In the 1st article I showed in the CAD drawing that the batteries should be placed on the bottom tier and the micro controllers would occupy the top tier but when I actually started to assemble the boards I added a cage around the motor battery and found that the logic battery board would no longer fit comfortably on the bottom tier. So I made a small design change and put the logic battery on top with the computer boards, this made it a lot easier to take the battery in and out when it needed recharging anyway. By rearranging the computer boards on the top tier I was able to make space for it. This also gave me the space on the bottom tier to add sensors to the front of the rover if I want to say add photo sensors for line following or whisker sensors for collision detection, etc..
Assembling the 1st tier was relatively problem free once I got the battery thing straightened out. I had standoffs for the DAGU board and the cage around the battery I built out of left over pieces of the PVC but when it came time to attach the top tier to the base I didn't have standoffs tall enough so I started looking online and found some but with shipping the price was ridiculous so I got the engineers hat out and started thinking of a way I could make my own standoffs and came up with what I thought was a pretty decent idea. For each pillar I cut 3 pieces of PVC 2 inches long and about 1/2 inches wide and glued them together. After they had dried I used a 1/4" Forstner bit and drilled holes on one side about 1/3 of the way down from either end and then a smaller hole on each end that intersected with the larger holes on the side. It's a little hard to explain but the image below will hopefully clear up some of the confusion.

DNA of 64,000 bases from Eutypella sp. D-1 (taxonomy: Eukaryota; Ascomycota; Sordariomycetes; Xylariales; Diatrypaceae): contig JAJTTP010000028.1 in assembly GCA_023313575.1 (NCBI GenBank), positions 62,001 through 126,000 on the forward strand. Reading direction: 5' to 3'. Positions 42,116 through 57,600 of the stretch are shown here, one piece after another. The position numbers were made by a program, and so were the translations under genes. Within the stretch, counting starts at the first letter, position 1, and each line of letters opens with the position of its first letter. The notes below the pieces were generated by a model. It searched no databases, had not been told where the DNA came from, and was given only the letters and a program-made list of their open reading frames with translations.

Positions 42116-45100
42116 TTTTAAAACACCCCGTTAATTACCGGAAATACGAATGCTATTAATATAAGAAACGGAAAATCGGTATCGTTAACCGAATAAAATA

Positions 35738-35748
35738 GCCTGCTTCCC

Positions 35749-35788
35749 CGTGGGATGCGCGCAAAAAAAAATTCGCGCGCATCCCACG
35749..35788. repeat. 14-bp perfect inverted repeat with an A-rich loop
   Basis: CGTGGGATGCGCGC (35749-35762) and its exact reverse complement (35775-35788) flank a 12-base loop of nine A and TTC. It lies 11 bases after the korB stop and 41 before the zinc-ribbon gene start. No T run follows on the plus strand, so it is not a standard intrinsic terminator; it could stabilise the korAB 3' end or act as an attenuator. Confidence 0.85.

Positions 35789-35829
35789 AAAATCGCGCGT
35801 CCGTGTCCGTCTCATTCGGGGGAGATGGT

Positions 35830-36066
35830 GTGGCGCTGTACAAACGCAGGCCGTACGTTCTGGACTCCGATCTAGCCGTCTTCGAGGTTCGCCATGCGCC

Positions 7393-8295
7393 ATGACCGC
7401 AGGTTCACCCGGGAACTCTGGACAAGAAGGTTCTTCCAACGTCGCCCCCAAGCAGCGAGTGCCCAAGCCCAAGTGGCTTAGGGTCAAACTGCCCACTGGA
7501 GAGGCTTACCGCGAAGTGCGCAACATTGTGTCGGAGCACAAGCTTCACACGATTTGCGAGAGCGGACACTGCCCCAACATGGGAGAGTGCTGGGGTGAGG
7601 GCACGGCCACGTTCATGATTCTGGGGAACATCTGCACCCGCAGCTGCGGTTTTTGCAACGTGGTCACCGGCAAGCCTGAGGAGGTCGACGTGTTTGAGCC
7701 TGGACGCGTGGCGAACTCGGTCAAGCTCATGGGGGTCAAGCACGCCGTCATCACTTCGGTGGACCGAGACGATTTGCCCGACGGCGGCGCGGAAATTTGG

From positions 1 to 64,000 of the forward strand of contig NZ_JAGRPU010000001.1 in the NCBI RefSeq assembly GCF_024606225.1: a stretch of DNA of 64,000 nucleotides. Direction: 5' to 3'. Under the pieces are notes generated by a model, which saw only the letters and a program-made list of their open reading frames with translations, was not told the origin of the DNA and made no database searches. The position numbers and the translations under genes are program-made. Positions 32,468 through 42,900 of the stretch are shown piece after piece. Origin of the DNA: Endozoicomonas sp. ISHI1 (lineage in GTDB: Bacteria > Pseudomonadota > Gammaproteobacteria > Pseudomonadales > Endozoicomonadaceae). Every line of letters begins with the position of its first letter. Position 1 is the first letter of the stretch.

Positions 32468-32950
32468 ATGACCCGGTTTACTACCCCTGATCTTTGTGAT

As the image above illustrates by using 2 #4-40 screws approximately 1" long and matching nut that I was able to tighten both screws both very firmly. By using 4 of these pillars it made the top tier very stable and rigid. This scheme also makes it fairly easy to remove the top tier when something needs to be done to the bottom tier.
When I got the rover assembled I had it on blocks to make sure everything was assembled correctly and would run as expected. Everything checked out and I was excited to get it to the floor and do some real navigating (cat chasing). The rover ran as expected but because of the way I attached the motors to the chassis the rover wouldn't track in a straight line so I had to stop occasionally and readjust the alignment